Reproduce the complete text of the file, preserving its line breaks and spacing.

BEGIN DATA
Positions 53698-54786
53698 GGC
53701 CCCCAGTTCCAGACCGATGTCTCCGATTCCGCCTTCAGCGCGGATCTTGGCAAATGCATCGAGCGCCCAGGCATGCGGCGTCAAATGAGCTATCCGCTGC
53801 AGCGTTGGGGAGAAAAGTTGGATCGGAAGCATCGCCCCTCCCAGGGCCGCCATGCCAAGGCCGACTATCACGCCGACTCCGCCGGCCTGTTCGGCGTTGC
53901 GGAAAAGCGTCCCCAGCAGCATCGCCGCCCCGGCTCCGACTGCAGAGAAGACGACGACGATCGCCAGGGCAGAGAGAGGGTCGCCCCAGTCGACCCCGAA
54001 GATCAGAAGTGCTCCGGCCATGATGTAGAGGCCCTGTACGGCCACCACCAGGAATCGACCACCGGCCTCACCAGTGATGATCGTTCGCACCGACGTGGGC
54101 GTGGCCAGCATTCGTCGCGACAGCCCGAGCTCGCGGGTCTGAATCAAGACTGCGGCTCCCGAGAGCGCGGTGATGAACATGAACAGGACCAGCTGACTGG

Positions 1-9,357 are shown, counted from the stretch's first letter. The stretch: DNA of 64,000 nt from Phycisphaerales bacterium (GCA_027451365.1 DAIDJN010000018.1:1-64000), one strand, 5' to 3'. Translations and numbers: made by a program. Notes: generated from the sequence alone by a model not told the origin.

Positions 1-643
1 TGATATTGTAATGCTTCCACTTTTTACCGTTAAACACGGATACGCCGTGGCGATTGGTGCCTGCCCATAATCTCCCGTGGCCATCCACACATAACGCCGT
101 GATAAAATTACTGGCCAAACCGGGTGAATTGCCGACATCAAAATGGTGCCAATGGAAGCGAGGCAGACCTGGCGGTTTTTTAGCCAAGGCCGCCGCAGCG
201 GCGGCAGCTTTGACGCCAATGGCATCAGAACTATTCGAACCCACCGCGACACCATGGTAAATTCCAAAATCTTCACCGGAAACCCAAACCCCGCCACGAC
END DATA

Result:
Positions 53698-54786
53698 GGC
53701 CCCCAGTTCCAGACCGATGTCTCCGATTCCGCCTTCAGCGCGGATCTTGGCAAATGCATCGAGCGCCCAGGCATGCGGCGTCAAATGAGCTATCCGCTGC
53801 AGCGTTGGGGAGAAAAGTTGGATCGGAAGCATCGCCCCTCCCAGGGCCGCCATGCCAAGGCCGACTATCACGCCGACTCCGCCGGCCTGTTCGGCGTTGC
53901 GGAAAAGCGTCCCCAGCAGCATCGCCGCCCCGGCTCCGACTGCAGAGAAGACGACGACGATCGCCAGGGCAGAGAGAGGGTCGCCCCAGTCGACCCCGAA
54001 GATCAGAAGTGCTCCGGCCATGATGTAGAGGCCCTGTACGGCCACCACCAGGAATCGACCACCGGCCTCACCAGTGATGATCGTTCGCACCGACGTGGGC
54101 GTGGCCAGCATTCGTCGCGACAGCCCGAGCTCGCGGGTCTGAATCAAGACTGCGGCTCCCGAGAGCGCGGTGATGAACATGAACAGGACCAGCTGACTGG

Positions 1-9,357 are shown, counted from the stretch's first letter. The stretch: DNA of 64,000 nt from Phycisphaerales bacterium (GCA_027451365.1 DAIDJN010000018.1:1-64000), one strand, 5' to 3'. Translations and numbers: made by a program. Notes: generated from the sequence alone by a model not told the origin.

Positions 1-643
1 TGATATTGTAATGCTTCCACTTTTTACCGTTAAACACGGATACGCCGTGGCGATTGGTGCCTGCCCATAATCTCCCGTGGCCATCCACACATAACGCCGT
101 GATAAAATTACTGGCCAAACCGGGTGAATTGCCGACATCAAAATGGTGCCAATGGAAGCGAGGCAGACCTGGCGGTTTTTTAGCCAAGGCCGCCGCAGCG
201 GCGGCAGCTTTGACGCCAATGGCATCAGAACTATTCGAACCCACCGCGACACCATGGTAAATTCCAAAATCTTCACCGGAAACCCAAACCCCGCCACGAC